jueves, 25 de marzo de 2010
sábado, 20 de marzo de 2010
miércoles, 17 de marzo de 2010
Wednesday, 17 March 2010 01:38
The results of their mission produced the first-ever photograph of the underside of an ice shelf.
In fact, the orangish-colored creature swam to the camera, and clung to the cable of the camera system, for a close-up look at the strange-looking apparatus.
When they retrieved the camera system, they also found a long tentacle possibly from a jelly fish that is thought to have been about one foot in length.
To say the least, the NASA scientists were quite surprised. And, their amazement at such a discovery is spreading throughout the scientific community.
Now, scientists have for the first time found a higher form of life, specifically the "Lyssianasid amphidod," living (and surviving quite well) underneath a large Antarctic ice sheet.
Dr. Bindschadler exclaimed in the March 15, 2010 Associated Press article “NASA finds shrimp dinner on ice beneath Antarctica”, "We were operating on the presumption that nothing's there…. It was a shrimp you'd enjoy having on your plate…. "We were just gaga over it."
A descriptive picture of the shrimp-like creature and the video camera system underneath the ice sheet is found at the AP webpage “Lyssianasid amphipod and video camera.”
viernes, 12 de marzo de 2010
lunes, 8 de marzo de 2010
“¿Comprendes ahora, Bulkington? ¿Puedes aceptar esa verdad que a todo mortal se le antoja intolerable, que todo pensamiento profundo y honrado no es sino el intrépido esfuerzo que hace el alma por mantener la libre independencia de su mar, mientras que los más fuertes vientos del cielo y la tierra conspiran para arrojarla contra una costa engañosa y servil?”
-Moby Dick, XXIII-
Es un capítulo muy corto, el XXIII, pero genial y que me ha recordado cosas que escribí hace tiempo (en V.O.)...
In the Making
The sailor is a solitary man. Silence, work, and prayer, although this last not always being religious according to orthodoxy, are routine activities. The sailor lives surrounded by a horizon, the horizon between sea and sky and between heaven and earth. The sailor is merely a spot in the midst of the immense ocean, yet the greatest creature of the universe.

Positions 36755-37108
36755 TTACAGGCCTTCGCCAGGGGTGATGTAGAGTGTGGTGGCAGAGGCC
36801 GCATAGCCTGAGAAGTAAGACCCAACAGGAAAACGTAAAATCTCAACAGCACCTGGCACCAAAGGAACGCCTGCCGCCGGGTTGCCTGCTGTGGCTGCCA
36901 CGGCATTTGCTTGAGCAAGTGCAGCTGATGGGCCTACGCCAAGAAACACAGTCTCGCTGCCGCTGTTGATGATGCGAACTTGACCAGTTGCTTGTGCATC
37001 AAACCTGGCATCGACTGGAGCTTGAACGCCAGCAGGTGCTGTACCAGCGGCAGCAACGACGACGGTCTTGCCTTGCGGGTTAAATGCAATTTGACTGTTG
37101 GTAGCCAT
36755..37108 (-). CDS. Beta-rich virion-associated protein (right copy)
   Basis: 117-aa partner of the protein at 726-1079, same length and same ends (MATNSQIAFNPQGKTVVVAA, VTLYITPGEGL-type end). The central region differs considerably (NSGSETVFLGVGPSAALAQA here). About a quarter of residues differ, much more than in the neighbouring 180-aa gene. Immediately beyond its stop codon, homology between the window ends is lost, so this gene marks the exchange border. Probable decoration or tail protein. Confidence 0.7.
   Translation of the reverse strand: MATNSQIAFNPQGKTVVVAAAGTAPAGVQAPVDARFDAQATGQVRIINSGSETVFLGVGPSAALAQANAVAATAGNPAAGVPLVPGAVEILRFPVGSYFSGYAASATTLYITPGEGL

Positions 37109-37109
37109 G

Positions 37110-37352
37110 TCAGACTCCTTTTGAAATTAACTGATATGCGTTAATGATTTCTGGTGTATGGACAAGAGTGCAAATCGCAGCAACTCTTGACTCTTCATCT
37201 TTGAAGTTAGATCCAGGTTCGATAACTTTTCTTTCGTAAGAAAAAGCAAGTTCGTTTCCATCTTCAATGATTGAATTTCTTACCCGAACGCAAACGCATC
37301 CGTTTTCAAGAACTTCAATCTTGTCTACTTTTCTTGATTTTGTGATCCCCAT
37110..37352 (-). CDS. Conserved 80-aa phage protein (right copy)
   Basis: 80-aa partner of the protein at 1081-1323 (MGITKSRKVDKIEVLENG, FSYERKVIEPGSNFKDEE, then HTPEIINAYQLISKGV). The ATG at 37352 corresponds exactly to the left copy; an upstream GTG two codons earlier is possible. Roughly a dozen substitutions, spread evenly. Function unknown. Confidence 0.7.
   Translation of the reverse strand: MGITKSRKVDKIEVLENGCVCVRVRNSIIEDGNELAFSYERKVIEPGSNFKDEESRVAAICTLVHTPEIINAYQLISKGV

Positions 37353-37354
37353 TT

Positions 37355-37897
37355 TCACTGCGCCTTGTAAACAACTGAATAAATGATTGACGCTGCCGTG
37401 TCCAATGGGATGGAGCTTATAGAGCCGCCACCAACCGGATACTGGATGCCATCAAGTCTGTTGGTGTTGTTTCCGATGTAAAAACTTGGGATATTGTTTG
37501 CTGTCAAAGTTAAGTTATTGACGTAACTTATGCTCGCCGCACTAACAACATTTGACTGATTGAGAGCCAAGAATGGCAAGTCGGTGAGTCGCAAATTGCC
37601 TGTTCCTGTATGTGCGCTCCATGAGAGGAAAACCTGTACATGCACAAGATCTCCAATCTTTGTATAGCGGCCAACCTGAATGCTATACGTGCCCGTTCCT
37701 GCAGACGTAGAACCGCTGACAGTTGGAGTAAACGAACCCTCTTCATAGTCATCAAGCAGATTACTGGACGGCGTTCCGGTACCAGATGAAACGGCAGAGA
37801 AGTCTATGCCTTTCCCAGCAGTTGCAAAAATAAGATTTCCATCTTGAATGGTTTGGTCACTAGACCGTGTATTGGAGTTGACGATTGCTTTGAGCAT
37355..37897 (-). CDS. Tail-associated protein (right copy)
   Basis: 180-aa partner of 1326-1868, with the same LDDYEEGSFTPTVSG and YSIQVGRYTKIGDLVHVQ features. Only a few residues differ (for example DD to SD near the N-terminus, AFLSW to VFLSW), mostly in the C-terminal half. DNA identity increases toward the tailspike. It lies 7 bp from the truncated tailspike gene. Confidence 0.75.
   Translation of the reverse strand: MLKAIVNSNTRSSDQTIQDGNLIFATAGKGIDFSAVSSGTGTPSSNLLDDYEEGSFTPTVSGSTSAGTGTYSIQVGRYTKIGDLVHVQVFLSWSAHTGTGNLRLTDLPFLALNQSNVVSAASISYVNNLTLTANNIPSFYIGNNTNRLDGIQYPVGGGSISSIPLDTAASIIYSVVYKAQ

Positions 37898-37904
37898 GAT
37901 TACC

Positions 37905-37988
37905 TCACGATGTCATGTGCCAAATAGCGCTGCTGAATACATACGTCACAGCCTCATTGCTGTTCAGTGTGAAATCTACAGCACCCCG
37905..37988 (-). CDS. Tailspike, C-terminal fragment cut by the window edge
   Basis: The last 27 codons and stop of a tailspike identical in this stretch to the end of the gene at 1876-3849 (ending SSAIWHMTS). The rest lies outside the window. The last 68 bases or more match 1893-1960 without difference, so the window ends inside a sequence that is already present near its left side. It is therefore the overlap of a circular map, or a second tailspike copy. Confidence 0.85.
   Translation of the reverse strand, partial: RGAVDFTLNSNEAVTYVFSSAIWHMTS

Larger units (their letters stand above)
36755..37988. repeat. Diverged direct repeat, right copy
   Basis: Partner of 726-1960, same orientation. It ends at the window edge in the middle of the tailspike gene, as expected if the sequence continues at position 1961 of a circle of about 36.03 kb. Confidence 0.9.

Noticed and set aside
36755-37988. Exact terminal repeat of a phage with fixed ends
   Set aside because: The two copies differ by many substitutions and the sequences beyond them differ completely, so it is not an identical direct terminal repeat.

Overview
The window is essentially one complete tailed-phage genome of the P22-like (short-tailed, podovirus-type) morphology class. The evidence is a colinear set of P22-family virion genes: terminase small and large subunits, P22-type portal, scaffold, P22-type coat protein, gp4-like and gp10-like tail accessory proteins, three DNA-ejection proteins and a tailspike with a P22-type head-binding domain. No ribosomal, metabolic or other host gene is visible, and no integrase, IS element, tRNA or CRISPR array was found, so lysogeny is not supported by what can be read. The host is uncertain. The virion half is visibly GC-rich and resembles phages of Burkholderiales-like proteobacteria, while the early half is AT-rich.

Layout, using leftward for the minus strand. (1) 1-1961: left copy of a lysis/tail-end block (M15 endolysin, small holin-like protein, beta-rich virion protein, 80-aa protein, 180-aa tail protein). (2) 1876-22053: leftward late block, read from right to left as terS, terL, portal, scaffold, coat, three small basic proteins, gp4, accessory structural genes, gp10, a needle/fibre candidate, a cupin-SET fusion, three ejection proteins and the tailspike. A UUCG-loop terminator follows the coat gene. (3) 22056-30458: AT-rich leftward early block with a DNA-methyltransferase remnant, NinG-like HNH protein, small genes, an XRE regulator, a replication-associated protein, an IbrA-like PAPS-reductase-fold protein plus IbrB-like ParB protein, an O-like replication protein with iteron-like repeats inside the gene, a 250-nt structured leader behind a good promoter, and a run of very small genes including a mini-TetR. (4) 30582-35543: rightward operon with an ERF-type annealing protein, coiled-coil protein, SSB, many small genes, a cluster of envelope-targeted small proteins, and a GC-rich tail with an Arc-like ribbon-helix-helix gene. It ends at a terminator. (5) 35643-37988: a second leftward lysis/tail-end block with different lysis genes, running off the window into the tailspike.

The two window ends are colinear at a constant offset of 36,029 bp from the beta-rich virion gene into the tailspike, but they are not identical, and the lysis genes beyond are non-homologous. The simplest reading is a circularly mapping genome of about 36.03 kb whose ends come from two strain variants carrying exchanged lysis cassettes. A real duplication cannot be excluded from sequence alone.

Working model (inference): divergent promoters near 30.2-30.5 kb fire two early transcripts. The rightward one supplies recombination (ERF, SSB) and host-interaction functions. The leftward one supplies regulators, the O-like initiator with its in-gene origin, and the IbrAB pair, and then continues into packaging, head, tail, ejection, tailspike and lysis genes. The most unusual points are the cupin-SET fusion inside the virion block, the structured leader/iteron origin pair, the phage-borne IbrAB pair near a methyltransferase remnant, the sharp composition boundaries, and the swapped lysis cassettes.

The sailor (metaphorically speaking) can become either a real mystic or a complete imbecile. Navigation means facing the truth revealed in a whisper coming from the solitude of the sea. The truth that there is no Creator without Creation and there is no Creator without Creatures. The real sailors, even those who neither do know how to read or write, have reached this truth.
There is no navigation without a horizon. The horizon may disturb the peace of both creation and the creature when it discloses to the sailor the reality of poverty and the lives of the poor in Third World countries (e.g., Brazil). The horizon that announces a personal destiny may be frightening when it remains blurred and still unknown. It calls for courage, or faith, to be willing to cross to the other side. Paradoxically, the most difficult boundaries to cross on is precisely that which man has created: the destitution line, the ethnic line, the color line, the religious line, the I-Thou line, and so on so forth. However, despite religions, cultures or ethnicity, the horizon discloses the reality of the poor, the miserable, the destitute, the dweller on the margins, and the eternal inhabitant of the boundaries. In order to erase their presence, one must deny one’s self. When the horizon discloses and reveals the poor, man discovers his self as being alienated from the human family, where the restless self reaches the juncture of its existence and must decide whether or not to join a common destiny with humankind or estrange oneself from it.
Man becomes imprisoned in his own identity when he awakens to his status quo, both the haves and the have-nots identity becomes determined making it difficult to change. So it was for the pious young man in the gospel who, besides being fond of his riches, was fond of his religion. Man is fond of riches and religion, and both can get along well in his culture. Either the young missionary or the young sailor carries his cultural identity in the register of his memories…